In her 20s, Riley enjoyed several brief spells in America, a place where she found it easier to think and write – Joshua Spassky was set in Asheville, the North Carolina town where Zelda Fitzgerald was killed in a fire. "I just needed to be on a different continent," Riley says. "It's not an original idea. I just found being 3-5,000 miles away from everything was better."
These days, having moved from Manchester to London, Riley still writes full-time, getting up in the mornings, sitting down at her computer – "One of those netbooks that look like sandwich toasters" – and not moving until her inspiration has dried up. She does not own a television or a radio and is a fervent note-taker. "If something strikes me, I have to get it down, otherwise you lose it… I know, having done this for a while now, that I'm terribly slow. It takes me a long time to get anything together… To begin with, it's all a bit haphazard. There's no plot, no characters or anything. I just see what catches fire."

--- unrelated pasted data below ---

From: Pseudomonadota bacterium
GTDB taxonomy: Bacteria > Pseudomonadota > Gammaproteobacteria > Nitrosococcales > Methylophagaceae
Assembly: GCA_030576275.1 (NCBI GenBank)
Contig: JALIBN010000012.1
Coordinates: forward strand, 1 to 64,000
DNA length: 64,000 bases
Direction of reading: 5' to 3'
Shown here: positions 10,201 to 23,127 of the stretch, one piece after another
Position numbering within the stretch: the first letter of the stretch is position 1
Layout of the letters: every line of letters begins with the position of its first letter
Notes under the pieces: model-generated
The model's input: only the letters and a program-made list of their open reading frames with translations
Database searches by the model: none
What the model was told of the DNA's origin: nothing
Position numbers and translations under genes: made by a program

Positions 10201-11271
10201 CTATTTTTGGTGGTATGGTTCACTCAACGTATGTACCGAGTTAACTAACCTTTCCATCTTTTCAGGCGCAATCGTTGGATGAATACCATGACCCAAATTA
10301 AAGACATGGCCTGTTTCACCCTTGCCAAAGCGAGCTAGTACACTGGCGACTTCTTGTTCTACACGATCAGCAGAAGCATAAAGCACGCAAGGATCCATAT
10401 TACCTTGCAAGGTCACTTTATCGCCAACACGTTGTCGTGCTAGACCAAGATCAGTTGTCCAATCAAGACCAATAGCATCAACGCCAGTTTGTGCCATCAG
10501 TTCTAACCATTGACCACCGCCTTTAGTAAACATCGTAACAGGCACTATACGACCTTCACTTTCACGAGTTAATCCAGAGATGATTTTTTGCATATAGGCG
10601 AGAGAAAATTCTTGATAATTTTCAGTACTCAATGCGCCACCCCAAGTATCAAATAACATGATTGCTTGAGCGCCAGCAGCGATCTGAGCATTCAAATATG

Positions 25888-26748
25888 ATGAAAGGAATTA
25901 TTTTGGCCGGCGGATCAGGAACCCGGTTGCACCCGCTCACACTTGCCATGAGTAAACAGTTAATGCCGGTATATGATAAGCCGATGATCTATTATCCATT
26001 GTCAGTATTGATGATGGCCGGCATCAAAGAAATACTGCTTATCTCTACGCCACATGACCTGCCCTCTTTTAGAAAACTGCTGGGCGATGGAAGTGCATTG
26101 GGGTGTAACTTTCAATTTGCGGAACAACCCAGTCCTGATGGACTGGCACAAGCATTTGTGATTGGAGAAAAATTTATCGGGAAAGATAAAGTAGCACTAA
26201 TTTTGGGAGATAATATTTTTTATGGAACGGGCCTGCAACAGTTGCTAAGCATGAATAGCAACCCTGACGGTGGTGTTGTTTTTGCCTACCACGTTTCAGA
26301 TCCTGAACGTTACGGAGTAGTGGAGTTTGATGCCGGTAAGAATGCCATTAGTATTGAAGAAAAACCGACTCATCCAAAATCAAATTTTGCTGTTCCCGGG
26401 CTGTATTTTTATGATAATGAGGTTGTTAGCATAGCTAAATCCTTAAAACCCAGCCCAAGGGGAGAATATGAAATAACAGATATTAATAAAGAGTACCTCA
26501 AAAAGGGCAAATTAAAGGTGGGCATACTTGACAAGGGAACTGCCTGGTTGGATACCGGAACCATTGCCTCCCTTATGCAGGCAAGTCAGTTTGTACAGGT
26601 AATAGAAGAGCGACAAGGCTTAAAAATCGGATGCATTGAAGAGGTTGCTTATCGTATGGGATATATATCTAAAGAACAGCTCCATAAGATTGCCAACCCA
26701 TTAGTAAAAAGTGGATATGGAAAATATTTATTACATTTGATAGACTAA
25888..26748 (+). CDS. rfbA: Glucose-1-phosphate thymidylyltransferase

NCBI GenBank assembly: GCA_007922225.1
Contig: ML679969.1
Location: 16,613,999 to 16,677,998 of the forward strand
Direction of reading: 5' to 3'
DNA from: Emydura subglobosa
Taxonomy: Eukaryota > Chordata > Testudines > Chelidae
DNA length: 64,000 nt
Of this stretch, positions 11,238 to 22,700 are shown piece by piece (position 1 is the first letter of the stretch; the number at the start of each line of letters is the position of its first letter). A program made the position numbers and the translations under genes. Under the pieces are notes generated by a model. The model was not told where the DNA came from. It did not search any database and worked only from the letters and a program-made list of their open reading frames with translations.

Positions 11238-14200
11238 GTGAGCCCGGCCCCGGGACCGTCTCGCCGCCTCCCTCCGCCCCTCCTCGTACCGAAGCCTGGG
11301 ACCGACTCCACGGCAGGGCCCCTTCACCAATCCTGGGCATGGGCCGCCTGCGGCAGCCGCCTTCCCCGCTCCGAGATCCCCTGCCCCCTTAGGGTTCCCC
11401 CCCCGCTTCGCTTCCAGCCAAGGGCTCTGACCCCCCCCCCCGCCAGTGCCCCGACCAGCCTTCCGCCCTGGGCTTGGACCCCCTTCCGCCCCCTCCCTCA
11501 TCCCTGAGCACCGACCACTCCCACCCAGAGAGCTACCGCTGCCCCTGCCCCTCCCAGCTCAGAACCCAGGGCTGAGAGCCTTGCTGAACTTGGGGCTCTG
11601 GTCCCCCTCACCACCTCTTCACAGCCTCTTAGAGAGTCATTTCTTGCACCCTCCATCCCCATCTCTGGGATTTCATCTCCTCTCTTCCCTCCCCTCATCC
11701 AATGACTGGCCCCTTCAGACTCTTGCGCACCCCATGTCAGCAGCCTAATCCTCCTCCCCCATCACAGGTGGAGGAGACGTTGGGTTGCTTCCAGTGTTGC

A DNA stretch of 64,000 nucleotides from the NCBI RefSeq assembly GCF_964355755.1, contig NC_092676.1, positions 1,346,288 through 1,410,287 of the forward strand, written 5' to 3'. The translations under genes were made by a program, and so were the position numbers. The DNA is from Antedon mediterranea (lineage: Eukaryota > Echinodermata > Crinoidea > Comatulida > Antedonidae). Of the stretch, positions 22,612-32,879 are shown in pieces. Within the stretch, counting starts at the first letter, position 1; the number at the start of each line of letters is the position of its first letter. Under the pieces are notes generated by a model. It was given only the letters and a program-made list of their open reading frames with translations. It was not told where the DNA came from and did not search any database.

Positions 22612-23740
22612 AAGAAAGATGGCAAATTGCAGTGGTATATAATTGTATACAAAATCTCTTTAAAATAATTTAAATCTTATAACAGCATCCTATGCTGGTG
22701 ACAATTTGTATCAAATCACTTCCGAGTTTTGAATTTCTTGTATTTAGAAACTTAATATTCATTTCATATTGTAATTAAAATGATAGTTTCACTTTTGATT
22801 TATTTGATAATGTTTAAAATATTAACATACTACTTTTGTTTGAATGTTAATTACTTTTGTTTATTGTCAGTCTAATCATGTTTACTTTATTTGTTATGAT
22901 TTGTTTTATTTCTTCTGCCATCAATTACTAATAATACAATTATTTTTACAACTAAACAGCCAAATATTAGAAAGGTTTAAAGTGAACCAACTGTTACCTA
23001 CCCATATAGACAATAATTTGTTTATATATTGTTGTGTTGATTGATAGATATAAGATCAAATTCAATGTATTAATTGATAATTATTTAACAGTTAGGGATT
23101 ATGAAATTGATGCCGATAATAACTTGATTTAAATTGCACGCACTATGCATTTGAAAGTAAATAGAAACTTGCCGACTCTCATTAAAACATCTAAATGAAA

Her inspirations come in varied forms – she's a die-hard Morrissey fan and counts Fitzgerald, JD Salinger, Philip Roth and Alice Munro among her favourite authors. Indeed, she has unapologetically high literary standards. "Someone told me I should read HHhH [the debut of French author Laurent Binet] recently," Riley says. "I thought it was absolute bollocks."
Riley is already working on her fifth novel, despite being in her early 30s. Does she feel young, I wonder. She laughs, her face clearing. "No, I don't feel particularly young. I used to feel a lot more gauche than I do now. I used to feel very embarrassed – not knowing how to act or what to wear. I was constantly out of my depth."
And now? She grins. "I feel a little less at sea."